Churches in countries with a strong Christian heritage are also modernising. “We have recently worked on big church in the south of Germany where services are streamed free online, and around a thousand people are watching every Sunday morning,” says Matthias Scheffe, managing director at integrator Ton & Technik Scheffe.
“We have recently worked on big church in the south of Germany where services are streamed free online, and around a thousand people are watching every Sunday morning.”
According to DM Music, distributor and integrator to the UK church market for the past 24 years, the local church scene is still largely dominated by ‘traditional’ churches (i.e. Anglican, Baptist and Methodist), but these churches can be far from old-fashioned in their attitude towards technology. “A lot of churches, particularly if it’s in an urban setting, are asking ‘how do we engage with our local community?’ So they are thinking about how technology could help them, things like digital signage, and how they can use that to communicate what’s going on inside,” says communications director, Iain Harvey-Smith.
Innovations which might be more commonly associated with a boardroom are also finding their way into churches, with Scheffe noting that the use of Crestron control systems is a ‘growing-trend’ and this can extend from turning on the lights or heating prior to a service to even scheduling when the bells chime out.
Though work is available for maintaining and updating AV systems in older churches, a number of these churches are closing in countries like the UK, with Peter Brierley’s ‘UK Church Statistics 2: 2010-2020’ reporting that Roman Catholic and Church of England churches were closing in their hundreds between 2008-2013. With figures for Pentecostal churches, new churches and smaller denominations, which promote a lively worship style, growing in their hundreds and thousands in contrast, there is clearly a lot of potential work out there for specialist integrators in this sector.
These newer movements may be increasingly commonplace, but on what scale are these establishments? Ian Thomas, install sector specialist at Allen & Heath – who notes that roughly 40% of the company’s sales are within EMEA – believes the trend of the ‘mega-church’ (churches attended by over 2,000 people) will never be fully realised in Europe. “Mega-church construction has been in general decline for a number of years. The majority of projects are located in the USA and Canada and I cannot see any great uptake in these types of projects within Europe.”
With church membership figures steadily declining in Europe - with a European Social Survey (ESS) poll of 55,000 across 29 European countries indicating that a third of Christians attend services around once a month - the centre of Christianity appears to be shifting to sub-Saharan African, a region where Christians make up 55% of the total population, where worship is lively, loud and the technology is interactive.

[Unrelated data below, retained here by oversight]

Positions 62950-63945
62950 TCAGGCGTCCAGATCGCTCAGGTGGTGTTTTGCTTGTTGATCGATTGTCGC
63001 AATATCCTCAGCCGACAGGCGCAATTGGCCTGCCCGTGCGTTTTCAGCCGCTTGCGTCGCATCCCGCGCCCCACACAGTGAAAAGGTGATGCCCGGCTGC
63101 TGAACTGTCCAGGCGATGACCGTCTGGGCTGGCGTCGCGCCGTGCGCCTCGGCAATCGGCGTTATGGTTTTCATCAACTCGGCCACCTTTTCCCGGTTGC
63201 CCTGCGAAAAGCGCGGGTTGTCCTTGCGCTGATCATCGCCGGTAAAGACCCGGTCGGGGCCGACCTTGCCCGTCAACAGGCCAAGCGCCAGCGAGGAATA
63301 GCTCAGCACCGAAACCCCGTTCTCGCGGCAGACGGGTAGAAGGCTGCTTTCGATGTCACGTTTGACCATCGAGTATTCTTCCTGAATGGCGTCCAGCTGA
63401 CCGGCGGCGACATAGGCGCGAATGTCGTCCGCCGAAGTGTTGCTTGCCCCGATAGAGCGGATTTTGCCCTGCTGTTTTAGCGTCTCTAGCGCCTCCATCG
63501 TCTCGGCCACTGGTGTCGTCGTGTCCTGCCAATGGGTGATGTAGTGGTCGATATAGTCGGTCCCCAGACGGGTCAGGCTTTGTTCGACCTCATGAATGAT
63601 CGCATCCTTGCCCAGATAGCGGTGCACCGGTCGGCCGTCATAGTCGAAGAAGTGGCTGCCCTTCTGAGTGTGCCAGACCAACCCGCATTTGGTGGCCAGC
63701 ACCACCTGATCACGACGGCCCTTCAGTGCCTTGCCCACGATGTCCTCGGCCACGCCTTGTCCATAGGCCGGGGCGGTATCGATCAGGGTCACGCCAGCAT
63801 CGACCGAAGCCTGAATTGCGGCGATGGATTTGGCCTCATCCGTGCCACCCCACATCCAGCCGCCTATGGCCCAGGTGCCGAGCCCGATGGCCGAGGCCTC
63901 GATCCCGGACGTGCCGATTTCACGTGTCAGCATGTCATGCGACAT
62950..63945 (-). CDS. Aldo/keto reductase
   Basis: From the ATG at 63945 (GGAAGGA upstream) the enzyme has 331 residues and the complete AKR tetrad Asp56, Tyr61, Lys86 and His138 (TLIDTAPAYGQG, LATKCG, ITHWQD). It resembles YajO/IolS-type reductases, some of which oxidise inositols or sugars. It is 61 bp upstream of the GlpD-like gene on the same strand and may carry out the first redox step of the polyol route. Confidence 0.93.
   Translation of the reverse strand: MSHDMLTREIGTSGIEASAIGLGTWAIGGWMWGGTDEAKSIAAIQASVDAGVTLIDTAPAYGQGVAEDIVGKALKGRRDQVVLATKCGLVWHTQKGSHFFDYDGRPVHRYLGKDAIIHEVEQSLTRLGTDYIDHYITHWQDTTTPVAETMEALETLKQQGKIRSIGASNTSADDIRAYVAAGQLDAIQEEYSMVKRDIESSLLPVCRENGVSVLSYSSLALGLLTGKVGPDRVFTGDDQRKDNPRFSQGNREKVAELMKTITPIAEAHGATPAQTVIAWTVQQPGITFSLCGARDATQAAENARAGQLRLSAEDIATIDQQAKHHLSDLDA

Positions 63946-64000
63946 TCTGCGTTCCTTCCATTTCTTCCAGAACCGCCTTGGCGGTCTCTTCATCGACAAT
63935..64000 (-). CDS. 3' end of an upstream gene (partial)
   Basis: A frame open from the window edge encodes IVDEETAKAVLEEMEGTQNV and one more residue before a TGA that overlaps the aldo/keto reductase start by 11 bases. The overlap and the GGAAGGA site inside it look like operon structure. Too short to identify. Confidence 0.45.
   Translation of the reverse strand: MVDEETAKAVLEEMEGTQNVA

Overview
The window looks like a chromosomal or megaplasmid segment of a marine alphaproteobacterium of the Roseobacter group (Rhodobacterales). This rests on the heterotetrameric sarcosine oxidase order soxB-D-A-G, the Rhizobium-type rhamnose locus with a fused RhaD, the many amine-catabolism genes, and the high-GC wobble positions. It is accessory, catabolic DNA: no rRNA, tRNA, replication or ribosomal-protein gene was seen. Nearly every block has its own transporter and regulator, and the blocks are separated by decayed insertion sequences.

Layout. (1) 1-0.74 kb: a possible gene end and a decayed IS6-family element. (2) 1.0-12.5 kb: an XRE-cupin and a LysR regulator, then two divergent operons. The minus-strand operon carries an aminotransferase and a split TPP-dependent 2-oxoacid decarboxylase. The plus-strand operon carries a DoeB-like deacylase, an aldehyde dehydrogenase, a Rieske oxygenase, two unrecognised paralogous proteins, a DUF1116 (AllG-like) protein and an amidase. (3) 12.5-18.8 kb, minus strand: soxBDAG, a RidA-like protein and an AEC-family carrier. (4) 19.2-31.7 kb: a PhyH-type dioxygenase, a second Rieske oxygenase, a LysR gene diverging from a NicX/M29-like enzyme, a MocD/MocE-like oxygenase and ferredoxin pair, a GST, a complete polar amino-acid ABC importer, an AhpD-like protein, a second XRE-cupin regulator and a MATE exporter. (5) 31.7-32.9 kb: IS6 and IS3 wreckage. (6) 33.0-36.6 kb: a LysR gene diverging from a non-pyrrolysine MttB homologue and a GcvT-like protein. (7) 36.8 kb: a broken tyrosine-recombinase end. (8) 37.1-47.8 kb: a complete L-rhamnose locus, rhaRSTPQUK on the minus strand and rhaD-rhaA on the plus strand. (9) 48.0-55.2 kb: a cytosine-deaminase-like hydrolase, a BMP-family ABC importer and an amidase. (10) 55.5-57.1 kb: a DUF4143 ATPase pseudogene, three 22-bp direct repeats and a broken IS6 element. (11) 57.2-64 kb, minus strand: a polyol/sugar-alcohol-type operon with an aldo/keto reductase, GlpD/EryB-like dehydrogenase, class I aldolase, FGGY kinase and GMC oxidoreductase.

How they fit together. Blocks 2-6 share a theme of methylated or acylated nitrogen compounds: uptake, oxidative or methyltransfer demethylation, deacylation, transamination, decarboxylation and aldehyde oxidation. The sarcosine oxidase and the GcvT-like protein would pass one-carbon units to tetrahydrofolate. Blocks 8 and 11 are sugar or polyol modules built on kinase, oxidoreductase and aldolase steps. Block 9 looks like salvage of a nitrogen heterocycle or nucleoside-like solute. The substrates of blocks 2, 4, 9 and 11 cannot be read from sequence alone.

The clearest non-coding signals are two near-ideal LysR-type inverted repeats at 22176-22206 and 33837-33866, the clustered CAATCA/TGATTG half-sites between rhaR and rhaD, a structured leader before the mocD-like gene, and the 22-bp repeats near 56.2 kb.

Here church attendance is strong and looks to grow in the future. “75% of the new mega-church projects over the past 10 years (outside of North America) have been completed in Sub-Saharan Africa. Countries such as DR Congo and Ethiopia all have extremely high growth outlooks and coupled with the relatively established economies such as Nigeria and South Africa, could lead to the next wave of mega-church projects,” notes Thomas.
According to Victor Vermaak, sales consultant at South African integrator Prosound, they are experiencing that upward trend. “A mega-church in the US and a mega-church in Africa don’t differ that much. Live streaming, podcasts, digital signage, state of the art PA and lighting are the norm here, as in the US. The level of expertise, professionalism and available budget are where things are different.”
Nearly all churches are seeing the benefit in investing in systems for the long-term. Decision making continues to be affected by three main factors - flexibility, a simple interface for volunteer operators or pastors, and the right aesthetics. Dual systems which can both work at the flick of a switch but also be handled by experienced operators are most commonly requested by churches.
“The ability to install a system with minimum disruption to the building in terms of structural alteration and aesthetics can be paramount. Digital and networked systems are a key development in mitigating these issues as stage boxes can be packed away and out of sight when not in use,” says Thomas.